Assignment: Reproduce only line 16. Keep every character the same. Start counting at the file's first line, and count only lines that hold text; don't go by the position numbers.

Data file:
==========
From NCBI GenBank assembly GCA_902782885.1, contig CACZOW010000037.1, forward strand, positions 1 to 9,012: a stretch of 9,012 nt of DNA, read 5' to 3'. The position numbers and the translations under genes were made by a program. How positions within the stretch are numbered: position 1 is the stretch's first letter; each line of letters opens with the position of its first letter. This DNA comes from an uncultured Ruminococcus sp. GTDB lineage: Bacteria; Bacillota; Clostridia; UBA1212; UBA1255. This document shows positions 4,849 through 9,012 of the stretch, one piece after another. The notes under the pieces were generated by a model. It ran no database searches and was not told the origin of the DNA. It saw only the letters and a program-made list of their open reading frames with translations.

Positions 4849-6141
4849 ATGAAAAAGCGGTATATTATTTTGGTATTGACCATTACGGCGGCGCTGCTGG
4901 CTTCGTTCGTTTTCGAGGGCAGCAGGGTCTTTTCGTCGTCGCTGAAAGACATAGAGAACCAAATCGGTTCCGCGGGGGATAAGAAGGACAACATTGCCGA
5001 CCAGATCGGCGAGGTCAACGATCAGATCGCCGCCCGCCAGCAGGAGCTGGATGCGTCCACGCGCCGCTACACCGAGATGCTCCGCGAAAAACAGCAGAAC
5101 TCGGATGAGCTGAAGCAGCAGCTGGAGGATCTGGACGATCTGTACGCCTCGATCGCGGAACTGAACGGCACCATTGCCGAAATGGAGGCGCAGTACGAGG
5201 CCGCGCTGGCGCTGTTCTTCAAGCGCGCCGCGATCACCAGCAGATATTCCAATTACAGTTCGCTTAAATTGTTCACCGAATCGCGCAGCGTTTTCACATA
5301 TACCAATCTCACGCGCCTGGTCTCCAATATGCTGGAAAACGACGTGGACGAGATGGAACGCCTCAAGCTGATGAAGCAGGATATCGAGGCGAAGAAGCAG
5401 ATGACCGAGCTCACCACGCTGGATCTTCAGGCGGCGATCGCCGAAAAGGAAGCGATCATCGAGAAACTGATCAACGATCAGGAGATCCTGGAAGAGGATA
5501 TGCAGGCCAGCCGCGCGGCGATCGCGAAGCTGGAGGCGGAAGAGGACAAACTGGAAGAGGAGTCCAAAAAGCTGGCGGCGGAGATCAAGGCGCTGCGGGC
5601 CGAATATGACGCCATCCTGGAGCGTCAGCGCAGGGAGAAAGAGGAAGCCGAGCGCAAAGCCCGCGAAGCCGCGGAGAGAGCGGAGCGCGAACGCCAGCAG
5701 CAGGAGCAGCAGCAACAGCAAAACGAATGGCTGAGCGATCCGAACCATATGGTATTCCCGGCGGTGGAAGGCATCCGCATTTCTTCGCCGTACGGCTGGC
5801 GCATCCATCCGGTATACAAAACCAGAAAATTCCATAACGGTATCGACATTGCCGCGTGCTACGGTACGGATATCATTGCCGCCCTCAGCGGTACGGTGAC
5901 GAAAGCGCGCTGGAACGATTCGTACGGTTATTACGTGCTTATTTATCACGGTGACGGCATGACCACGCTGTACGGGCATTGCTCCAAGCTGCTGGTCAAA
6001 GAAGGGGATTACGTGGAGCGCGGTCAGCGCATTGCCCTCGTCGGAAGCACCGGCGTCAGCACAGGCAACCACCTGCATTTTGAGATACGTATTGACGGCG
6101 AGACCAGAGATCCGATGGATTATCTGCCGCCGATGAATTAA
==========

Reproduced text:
6101 AGACCAGAGATCCGATGGATTATCTGCCGCCGATGAATTAA